To the Editor: Catastrophes such as war or earthquake are known to result in increased incidence of sudden cardiac death among survivors, but the physiological mechanisms remain unknown.1-2 The events of September 11, 2001, produced psychological distress among large numbers of people who were not physically affected by them. We hypothesized that such stress may lead to autonomic dysfunction, which may be reflected in changes in heart rate variability (HRV). Diminished HRV is associated with an increased incidence of cardiovascular and sudden death in patients both with and without coronary artery disease (CAD).
We measured HRV in 12 patients at the Yale-New Haven Hospital who wore 24-hour ambulatory heart monitors during the week of September 11, as well as 12 in control patients who had worn monitors in the preceding 2 months. Control patients were matched for age (within 10 years), sex, presence of CAD or congestive heart failure, and diabetes. Two patients in each group were using β-blockers. Indications for monitoring included palpitations (4 cases, 4 controls), history of or risk for arrhythmia (6 cases, 5 controls), and syncope (2 cases, 3 controls). All patients had been scheduled for heart monitoring prior to September 11. This study was approved by the Yale Human Investigation Committee.Frequency domain indices of HRV were analyzed using standard power spectrum analysis methods. After editing the R-R interval file to remove ectopic beats and noise, gaps were estimated by interpolated linear splines (recordings with >20% interpolation excluded). The heart rate power spectrum was computed through Fast Fourier Transform and integrated over 5 discrete frequency bands, with high frequency defined as 0.15 to 0.40 Hz.3 Indices of HRV were log-normalized and compared by paired t test.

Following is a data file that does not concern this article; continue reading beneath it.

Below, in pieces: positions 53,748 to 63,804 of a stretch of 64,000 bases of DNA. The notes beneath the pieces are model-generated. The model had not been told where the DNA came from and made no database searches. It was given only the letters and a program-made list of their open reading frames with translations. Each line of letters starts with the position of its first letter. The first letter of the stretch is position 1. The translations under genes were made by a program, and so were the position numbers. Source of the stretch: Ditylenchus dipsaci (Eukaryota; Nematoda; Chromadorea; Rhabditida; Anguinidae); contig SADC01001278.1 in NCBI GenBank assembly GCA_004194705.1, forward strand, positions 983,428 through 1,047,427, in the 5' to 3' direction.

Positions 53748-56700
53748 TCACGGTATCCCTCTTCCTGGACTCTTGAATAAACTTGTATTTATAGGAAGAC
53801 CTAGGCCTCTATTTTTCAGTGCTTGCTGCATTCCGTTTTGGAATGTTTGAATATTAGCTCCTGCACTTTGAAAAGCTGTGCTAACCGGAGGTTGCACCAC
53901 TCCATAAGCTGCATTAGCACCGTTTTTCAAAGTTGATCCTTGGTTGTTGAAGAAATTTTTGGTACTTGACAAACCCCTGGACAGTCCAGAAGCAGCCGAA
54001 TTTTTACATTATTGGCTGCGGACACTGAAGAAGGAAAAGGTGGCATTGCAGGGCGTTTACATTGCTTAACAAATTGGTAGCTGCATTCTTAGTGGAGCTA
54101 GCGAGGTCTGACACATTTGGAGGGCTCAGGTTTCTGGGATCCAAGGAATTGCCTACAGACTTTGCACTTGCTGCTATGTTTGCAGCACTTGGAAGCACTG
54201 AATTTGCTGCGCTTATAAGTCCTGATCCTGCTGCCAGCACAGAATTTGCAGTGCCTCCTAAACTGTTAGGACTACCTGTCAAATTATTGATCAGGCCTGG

The logarithm of high-frequency power (a measure of parasympathetic tone) was lower in the subjects monitored after September 11 than in controls (5.54 vs 6.23, P = .047). High-frequency power was lower in 9 of the 12 cases compared with their controls (P = .045). Mean heart rate did not differ between groups (R-R interval: 857 milliseconds [cases] vs 829 milliseconds [controls], P = .64).
We found a decrease in parasympathetic tone during the week of September 11, 2001, which may represent a physiological perturbation among individuals exposed to large-scale psychological stress. Unlike previous studies in which subjects were directly affected by war or natural disaster,1-2 the stress experienced by subjects in our study was purely psychological. It is not yet known whether there was increased cardiac mortality or morbidity as a result of the September 11 attacks. Mental stress can induce coronary ischemia2 and can facilitate lethal arrhythmias.5 These changes in cardiac blood flow and rhythm may in turn be caused by alterations in autonomic nervous system function.6 Our data demonstrate that the September 11 attacks may have produced similarly decreased parasympathetic output, which may increase susceptibility to lethal arrhythmias.7